Remove Hurdles to Cancer Care

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COVID-19 has shone a spotlight on the significant barriers to affordable health care that cancer patients have long faced. While relief packages and proposals to date have worked to address affordability of COVID-specific testing and treatment, policymakers must also tackle hurdles that cancer patients face like removing the red tape of prior authorization and step therapy, reducing out-of-pocket costs, and ensuring cost-sharing assistance directly benefits patients. There has been a great deal of research and investment in effective therapies that allow people fighting cancer to survive and live longer. Cancer patients need Congress to act quickly to remove hurdles to quality care.

56% of cancer patients and survivors are worried about being able to afford their treatment

Latest Updates

September 30, 2022
California

Governor Gavin Newsom vetoed legislation that aimed to enable more Californians to benefit from biomarker testing, a critical step in accessing precision medicine treatments that can lead to fewer side effects, improved survival, better quality of life and potentially lower costs for cancer patients.

July 27, 2022

The American Cancer Society Cancer Action Network (ACS CAN) is featured in the Urban One 2022 Engaging Black America Special Supplement issued today – and, as always, we are highlighting yet another critical issue that has lifesaving implications for Americans all across the country.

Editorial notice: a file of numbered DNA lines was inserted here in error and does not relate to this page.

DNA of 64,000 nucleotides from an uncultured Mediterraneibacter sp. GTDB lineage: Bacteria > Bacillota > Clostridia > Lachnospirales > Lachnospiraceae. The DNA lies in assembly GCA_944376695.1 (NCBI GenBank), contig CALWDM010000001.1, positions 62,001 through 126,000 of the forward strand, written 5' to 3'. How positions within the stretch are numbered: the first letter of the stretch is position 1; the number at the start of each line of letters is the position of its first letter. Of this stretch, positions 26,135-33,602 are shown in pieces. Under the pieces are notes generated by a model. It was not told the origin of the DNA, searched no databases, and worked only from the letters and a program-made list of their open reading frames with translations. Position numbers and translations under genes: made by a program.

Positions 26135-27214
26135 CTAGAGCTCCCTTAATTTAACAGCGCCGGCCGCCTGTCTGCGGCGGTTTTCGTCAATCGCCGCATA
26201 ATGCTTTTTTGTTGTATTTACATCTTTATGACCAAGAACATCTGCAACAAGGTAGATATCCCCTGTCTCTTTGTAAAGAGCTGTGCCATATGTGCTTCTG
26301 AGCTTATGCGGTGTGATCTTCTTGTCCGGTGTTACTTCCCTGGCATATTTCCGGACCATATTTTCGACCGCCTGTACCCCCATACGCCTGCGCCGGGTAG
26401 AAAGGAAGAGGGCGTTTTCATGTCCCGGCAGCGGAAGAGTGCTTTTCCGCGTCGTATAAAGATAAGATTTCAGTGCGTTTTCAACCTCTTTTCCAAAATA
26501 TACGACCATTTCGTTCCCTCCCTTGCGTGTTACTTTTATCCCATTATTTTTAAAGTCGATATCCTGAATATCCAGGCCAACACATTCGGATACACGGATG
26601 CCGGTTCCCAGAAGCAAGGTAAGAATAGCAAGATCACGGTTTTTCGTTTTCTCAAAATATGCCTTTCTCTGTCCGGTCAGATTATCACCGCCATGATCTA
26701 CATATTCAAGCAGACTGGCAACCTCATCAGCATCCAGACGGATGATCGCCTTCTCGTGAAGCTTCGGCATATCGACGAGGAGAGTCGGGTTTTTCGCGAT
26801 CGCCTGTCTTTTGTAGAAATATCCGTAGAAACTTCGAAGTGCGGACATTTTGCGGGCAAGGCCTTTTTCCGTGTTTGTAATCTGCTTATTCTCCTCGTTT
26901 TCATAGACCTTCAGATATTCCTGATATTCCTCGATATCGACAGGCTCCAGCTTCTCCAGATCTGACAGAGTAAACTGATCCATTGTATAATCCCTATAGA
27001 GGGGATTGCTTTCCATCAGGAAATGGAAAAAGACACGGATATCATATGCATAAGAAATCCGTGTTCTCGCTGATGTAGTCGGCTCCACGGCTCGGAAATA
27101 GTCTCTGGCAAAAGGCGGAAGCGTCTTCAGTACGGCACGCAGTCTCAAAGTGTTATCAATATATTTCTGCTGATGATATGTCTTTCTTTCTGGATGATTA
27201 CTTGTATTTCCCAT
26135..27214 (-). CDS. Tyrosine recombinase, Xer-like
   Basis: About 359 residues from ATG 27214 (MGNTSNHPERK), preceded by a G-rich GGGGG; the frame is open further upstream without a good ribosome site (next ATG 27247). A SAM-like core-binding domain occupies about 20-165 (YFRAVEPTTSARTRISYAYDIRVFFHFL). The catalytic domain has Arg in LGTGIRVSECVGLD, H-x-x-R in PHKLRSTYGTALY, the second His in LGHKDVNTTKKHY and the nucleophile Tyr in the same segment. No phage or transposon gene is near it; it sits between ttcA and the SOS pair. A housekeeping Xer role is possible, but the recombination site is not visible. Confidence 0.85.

July 26, 2022
Ohio

A new Survivor Views survey from the American Cancer Society Cancer Action Network shows that while copay assistance programs can help cancer patients afford the medications they need, some aren’t able to apply them to their health insurance deductible or other out-of-pocket requirements, which can create a barrier to care.

July 20, 2022
Pennsylvania

Findings Highlight Need for Pennsylvania Legislature to Pass Copay Accumulator Reform Bill to Make It Easier for Pennsylvanians to Pay for Medically Necessary Medications

Remove Hurdles to Cancer Care Resources

Most patients experience spikes in their health care costs around the time of a cancer diagnosis as they pay their deductible and out-of-pocket maximum. For patients on high deductible plans, this spike can mean bills due for several thousands of dollars within one month.

The U.S. spent approximately $183 billion on cancer-related health care in 2015. This represents a signification portion of the total health care spending in the U.S. And it is expected to keep growing. By 2030 cancer-related health care spending is expected to reach nearly $246 billion.

Many cancer patients take multiple drugs as part of their treatment – often for many months or years. While drugs are not the only costly part of cancer treatment, finding ways to reduce these costs for patients and payers will significantly reduce the overall cost burden of cancer.